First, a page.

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The possessive is tough for me.
Are the following sentences correct?

#1. Thanks for coming today.
#2. Thanks for coming to our party today.
#3. Thanks for your coming today.
#4. Thanks for your coming to our party today.

I think all of them are correct but am not sure.
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Comments  
The possessive is tough for me.
Are the following sentences correct?

#1. Thanks for coming today.
#2. Thanks for coming to our party today.
#3. Thanks for your coming today.
#4. Thanks for your coming to our party today.

I think all of them are correct but am not sure.
It's uncommon in my experience to use the possessive like this after "thanks," which is a bit casual.

Even "Thank you for your coming," strikes me as unusual, but I'm not prepared to say it's incorrect.

It's more commonly used following a transitive verb, where the gerund or noun is the direct object:

We appreciate your coming.

We regret your absense.

It seems that following "Thanks," we'd use the possessive with a noun, but not with a gerund:

Thanks for your concern. (noun)

Thanks for taking the time to help out. (gerund)

Thanks for helping. (gerund)

Thanks for your patience. (noun)

- A.
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Hi,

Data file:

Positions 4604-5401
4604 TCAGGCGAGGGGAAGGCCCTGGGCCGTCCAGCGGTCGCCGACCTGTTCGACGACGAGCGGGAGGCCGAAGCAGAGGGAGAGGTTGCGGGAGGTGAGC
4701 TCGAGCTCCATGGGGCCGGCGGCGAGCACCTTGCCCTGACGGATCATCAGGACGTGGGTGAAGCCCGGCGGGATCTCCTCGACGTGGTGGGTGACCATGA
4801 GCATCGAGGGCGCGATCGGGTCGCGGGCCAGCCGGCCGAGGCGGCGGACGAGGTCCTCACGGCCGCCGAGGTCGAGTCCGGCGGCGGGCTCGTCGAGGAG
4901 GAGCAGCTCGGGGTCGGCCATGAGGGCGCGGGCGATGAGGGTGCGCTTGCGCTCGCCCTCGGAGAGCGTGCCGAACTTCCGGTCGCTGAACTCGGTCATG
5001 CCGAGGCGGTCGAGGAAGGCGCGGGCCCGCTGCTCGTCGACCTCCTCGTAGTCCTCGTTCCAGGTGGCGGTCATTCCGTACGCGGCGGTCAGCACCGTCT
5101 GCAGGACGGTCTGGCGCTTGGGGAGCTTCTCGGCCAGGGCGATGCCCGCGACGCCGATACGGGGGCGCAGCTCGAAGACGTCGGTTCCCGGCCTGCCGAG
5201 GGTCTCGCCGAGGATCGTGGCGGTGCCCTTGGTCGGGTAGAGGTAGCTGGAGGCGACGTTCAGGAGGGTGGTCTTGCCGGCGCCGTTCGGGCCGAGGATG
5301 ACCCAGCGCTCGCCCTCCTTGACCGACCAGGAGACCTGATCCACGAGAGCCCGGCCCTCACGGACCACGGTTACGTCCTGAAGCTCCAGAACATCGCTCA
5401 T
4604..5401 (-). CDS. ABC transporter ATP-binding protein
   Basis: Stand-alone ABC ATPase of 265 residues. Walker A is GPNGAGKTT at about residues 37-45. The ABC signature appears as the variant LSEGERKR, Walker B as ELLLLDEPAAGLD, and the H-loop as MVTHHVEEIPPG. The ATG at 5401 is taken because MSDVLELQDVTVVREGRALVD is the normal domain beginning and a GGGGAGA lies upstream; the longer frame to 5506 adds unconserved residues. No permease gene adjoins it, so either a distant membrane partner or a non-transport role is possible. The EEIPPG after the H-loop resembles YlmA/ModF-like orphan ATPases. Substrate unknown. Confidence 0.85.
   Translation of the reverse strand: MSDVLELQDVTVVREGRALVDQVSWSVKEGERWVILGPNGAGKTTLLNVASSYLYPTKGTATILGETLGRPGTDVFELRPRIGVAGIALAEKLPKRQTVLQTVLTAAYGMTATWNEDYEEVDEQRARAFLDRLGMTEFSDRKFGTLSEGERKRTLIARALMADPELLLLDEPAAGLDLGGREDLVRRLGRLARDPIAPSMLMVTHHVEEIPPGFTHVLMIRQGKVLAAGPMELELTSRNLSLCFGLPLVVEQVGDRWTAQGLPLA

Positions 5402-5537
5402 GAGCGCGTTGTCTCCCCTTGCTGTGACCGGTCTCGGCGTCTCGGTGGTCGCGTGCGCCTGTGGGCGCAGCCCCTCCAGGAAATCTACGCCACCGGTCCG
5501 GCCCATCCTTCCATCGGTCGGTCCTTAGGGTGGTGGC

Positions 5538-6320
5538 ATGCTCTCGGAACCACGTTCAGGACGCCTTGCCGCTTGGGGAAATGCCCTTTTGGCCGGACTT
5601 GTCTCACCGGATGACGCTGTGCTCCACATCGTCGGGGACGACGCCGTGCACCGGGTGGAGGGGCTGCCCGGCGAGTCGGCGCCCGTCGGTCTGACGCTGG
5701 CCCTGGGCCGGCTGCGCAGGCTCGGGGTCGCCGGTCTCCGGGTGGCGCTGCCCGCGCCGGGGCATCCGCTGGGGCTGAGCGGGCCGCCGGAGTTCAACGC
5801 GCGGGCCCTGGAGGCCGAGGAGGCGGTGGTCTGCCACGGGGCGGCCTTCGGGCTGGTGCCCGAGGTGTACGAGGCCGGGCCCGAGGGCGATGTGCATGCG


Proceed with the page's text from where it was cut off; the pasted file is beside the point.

The possessive is tough for me.
Are the following sentences correct?

#1. Thanks for coming today.
#2. Thanks for coming to our party today.
#3. Thanks for your coming today.
#4. Thanks for your coming to our party today.

I think all of them are correct but am not sure.
All are correct grammar.
However, #3 and #4 do not sound natural, because the 'your' would be assumed by the person you are speaking to.

eg If you say to me, 'Thank you for coming', I don't think 'Oh, whose coming is he thanking me for?' I just assume you are referring to my coming.

Best wishes, Clive
Wow!
Shock!
But thanks!

It's a little bit tough for me to understand why #3, #4, and "Thank you for your coming," are uncommon. Why are they uncommon? Or what do you feel when you see or hear them? Or What's wrong with them?
"Thanks" is never addressed to anyone but "you", so specifying who performed the act for which thanks are be given is redundant. To be more specific: You are never going to say Thanks for his coming to the party. It's understood that Thanks for coming is thanking you for the fact that you came. There's no need to add more words.

CJ
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Oops! I didn't delete this duplicate post fast enough!

CJ
Thanks, Clive and CJ

Sorry for posting two same questions.
I posted this question and waited about an hour but this question didn't appear on the board, so I thought I misoperated and posted the same questio again.

Please see the other question that has the same title.
OK.
Thanks.

But I think your is usually used in the following sentneces, i.e. in case a noun or nouns follow for.

#5. Thanks for your help.
#6. Thanks for your delicious juice.

I think your is unnecessary in #5 and #6 if your is unnecessary in #3 and #4 because these four sentences are the same.
Why is your unnecessary in #3 and #4 while it's usually used in #5 and #6?
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